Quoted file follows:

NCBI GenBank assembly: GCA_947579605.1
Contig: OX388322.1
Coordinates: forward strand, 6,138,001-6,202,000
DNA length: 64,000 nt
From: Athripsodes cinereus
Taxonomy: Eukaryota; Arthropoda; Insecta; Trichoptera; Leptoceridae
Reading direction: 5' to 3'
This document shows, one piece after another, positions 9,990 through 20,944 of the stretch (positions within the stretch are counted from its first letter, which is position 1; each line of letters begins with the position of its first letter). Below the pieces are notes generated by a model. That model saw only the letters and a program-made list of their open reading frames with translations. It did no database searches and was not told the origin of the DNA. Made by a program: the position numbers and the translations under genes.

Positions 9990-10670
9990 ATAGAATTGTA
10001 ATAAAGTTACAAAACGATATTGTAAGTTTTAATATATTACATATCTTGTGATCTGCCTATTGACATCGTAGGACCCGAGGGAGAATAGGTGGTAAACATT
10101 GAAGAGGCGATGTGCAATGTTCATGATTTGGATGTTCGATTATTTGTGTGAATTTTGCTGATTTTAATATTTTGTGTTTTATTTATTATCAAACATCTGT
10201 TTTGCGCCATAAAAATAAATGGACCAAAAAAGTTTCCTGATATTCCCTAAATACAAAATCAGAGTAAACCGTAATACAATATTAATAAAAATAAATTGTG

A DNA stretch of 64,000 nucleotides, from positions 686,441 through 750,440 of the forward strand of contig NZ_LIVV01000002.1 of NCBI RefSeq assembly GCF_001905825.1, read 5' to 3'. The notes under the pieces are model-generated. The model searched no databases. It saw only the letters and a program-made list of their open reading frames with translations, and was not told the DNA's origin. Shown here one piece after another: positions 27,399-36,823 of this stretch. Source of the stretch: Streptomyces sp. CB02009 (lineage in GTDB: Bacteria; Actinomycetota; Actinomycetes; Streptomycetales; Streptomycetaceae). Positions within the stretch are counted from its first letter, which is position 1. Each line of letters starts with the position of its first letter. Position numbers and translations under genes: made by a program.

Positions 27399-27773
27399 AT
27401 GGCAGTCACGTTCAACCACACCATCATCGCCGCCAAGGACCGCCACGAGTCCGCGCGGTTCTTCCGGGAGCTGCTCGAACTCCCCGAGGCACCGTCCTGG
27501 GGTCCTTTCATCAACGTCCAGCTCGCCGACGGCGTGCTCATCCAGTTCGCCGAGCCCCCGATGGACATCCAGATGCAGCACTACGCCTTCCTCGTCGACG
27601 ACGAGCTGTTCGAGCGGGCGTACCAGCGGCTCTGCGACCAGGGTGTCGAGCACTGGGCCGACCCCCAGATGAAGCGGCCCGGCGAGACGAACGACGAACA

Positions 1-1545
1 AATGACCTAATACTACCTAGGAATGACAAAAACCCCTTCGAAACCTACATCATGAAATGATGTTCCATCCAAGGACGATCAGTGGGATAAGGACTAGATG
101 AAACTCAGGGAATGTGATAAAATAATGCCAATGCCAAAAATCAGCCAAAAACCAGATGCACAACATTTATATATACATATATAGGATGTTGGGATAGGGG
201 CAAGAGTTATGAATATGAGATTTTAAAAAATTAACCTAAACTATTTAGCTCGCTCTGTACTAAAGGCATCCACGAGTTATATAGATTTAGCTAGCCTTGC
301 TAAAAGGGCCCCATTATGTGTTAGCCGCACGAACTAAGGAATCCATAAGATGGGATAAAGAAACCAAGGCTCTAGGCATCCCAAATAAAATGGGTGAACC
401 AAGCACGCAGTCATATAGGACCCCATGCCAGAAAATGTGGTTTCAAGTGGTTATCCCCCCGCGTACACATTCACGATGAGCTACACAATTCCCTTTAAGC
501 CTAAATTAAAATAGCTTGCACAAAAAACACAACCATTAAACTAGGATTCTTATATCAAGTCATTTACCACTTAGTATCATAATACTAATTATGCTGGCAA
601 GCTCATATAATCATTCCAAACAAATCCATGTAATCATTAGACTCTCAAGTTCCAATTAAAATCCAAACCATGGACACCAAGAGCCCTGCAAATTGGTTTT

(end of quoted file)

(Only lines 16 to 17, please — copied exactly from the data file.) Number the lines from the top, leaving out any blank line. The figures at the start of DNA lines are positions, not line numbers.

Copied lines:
27399 AT
27401 GGCAGTCACGTTCAACCACACCATCATCGCCGCCAAGGACCGCCACGAGTCCGCGCGGTTCTTCCGGGAGCTGCTCGAACTCCCCGAGGCACCGTCCTGG